My career in medicine over the last 40 years has been a journey of highs and lows, with each successive year and advancement humbling me with knowledge that I know less than I thought I did and I stand on the shoulders of giants whose shoes I cannot fill.
Without the excellent teaching of teachers who took raw high school graduates and shaped us into doctors with the knowledge and skills that would enable us to serve and continue to learn, it would not have been possible for us to be ranked among the members of this great profession.
The first person to welcome our class to the medical school on July 3, 1972, was Dr Peter H. Sebuwufu, professor and Head of Anatomy. He effortlessly imparted an infectious enthusiasm for medicine that eased our anxiety. Prof. Sebuwufu, together with Dr John M. Kiggundu and Dr F. M. Kiyaga, spent the next 12 months steering us through the innards of human cadavers that we dissected down to the bones. It was the foundation upon which we would build careers that would span the entire spectrum of medical sciences.
The first two years, arguably the most challenging given the complexity of the basic medical sciences, could have easily discouraged one from continuing one’s pursuit of medicine. Indeed, one recalls with undiminished sadness our classmate who committed suicide in October 1972, after leaving a note that expressed an angst engendered by what he said was suboptimal academic performance. In fact, he was a very smart student whose unrecognised depression led to a preventable death.
We had a group of very skilled and dedicated teachers who helped us make sense of these tough subjects. In addition to the anatomy teachers, we were taught basic sciences by, in no particular order, Dr Samwiri Kajubi, Dr Raphael Owor, Dr J.W. Mugerwa, Dr John Rwomushana, Dr George Kirya, Dr Lutalo-Bbosa, Dr D. Kyegombe and Dr Y. Mawerere.
The transition to the third year of medical school marked our first encounters with real living patients. We did not mind being called “doctors”, though we knew how terribly inadequate our claim to the title was. However, our knowledge gaps were soon plugged with knowledge and skills imparted by teachers of the various disciplines in medicine and paediatrics like Dr Paul G. D’Arbela, Dr Charles L. Ssezi, Dr John Jjagwe, Dr Bwogi Kanyerezi, Dr John Nsibambi, Dr A. Obace, Dr Charles Olweny, Dr M. Otim, Dr John Muguma, Dr James Makumbi, Dr Latimer Musoke, Dr S.B. Kintu, Dr Christopher Ndugwa, Dr S.R. Sebikaari, Dr James Kahirimbabyi, Dr Rachel Masembe, Dr John Owange-Iraka, Dr Gideon Tindimwebwa, Dr G.W Zirembuzi, Dr V. Ongom, Dr M. Kakande, Mr Stephen K. Lwanga, Dr Josephine M. Namboze, Dr Stephen B. Bossa and Dr Joseph Muhangi.
If medicine and paediatrics were very tough because they entailed unravelling hidden ailments, especially in an era that lacked tools like MRI, CT and ultrasound scanners, the surgical disciplines were nerve-wracking because they brought us face to face with blood and guts of living human beings. On hand to teach us were outstanding surgeons and obstetricians including Dr S. Kyalwazi, Dr George Kamya, Dr Alexander Odonga, Dr John Sekabunga, Dr F. Bulwa, Dr F. Mmiro, Dr I. J. Batwala, Dr John Luwuliza-Kirunda, Dr Charles Lwanga, Dr S. K. Nsibirwa, Dr E. Bazira, Dr J. W. Rwanyaraare, Dr Charles Ssali, Dr J. Kiryabwire, Dr David Kisumba, Dr Lukanga-Ndawula, Dr J. Gwasaze, Dr J. Otiti and Dr George Kityo.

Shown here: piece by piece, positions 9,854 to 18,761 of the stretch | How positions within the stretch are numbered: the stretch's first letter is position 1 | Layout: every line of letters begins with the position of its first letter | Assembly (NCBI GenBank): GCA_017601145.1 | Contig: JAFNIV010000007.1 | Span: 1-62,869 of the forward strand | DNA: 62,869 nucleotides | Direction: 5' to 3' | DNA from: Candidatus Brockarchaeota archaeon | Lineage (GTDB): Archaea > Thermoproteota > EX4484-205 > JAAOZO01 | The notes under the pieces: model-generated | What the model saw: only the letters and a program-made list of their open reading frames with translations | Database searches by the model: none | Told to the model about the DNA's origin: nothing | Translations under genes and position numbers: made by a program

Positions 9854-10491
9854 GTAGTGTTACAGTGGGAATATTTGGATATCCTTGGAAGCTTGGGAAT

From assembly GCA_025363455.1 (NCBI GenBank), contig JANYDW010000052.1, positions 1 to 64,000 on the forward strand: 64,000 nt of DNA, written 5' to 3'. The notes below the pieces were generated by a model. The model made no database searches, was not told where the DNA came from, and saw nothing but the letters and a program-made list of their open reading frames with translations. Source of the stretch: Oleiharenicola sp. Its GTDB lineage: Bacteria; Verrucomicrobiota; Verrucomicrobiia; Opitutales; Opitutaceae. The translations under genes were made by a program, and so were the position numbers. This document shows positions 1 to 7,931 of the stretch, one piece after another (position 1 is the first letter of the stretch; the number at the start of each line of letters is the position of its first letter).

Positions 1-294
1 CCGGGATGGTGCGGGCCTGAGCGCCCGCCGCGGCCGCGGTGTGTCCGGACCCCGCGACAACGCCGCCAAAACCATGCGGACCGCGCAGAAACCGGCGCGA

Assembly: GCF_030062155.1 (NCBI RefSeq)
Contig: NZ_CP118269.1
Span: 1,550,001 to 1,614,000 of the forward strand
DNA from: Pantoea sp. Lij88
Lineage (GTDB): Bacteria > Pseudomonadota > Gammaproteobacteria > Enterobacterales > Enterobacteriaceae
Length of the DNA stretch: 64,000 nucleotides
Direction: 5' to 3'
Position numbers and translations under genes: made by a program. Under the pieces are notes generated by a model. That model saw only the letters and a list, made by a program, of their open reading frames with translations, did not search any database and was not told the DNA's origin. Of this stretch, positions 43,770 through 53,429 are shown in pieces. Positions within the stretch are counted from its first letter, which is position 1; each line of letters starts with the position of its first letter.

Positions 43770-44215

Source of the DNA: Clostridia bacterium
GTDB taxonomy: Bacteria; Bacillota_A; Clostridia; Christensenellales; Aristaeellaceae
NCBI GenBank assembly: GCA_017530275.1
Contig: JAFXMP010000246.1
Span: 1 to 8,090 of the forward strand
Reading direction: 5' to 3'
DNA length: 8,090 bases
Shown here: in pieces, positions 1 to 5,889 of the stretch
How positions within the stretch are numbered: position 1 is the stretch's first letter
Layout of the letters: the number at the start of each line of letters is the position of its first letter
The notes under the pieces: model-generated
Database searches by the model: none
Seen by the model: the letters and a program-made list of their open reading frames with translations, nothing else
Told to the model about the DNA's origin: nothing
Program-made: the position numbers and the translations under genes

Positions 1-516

And then there was Dr Vinand Nantulya, a young intern who had recently graduated from the University of Dar es Salaam when he came to Mulago Hospital in my final year of medical school. He, together with a group of midwives, taught me most of the obstetrics that I know, and did so with a meticulousness and exemplary professionalism that remains vivid 36 years later.
No doubt I have forgotten one or two of my teachers. What I have not forgotten is my teachers’ exemplary dedication to duty and to our interests as their students.
Many of them are now dead. Others are in retirement, with some struggling to survive on decimated savings, unable to afford the healthcare they so freely gave and taught their fellow countrymen and women.
A few of them are still in active practice in Uganda and abroad. One or two are leaders of educational and other institutions and departments. But nearly all have been forgotten by the country they served with great dedication under very difficult circumstances.
Not that one expected roads and buildings to be named after them. Public acknowledgement of their exemplary service and education of some of East Africa’s doctors would have been sufficient.
As it is, their story lies buried in thousands of scholarly papers that are inaccessible to the majority of their countrymen. Yet to many of us they stand tall among true Ugandan heroes. And so we dedicate this column to their honour, in celebration of their distinguished service to their country and to humanity.
Dr Mulera is a Daily Monitor columnist based in Canada.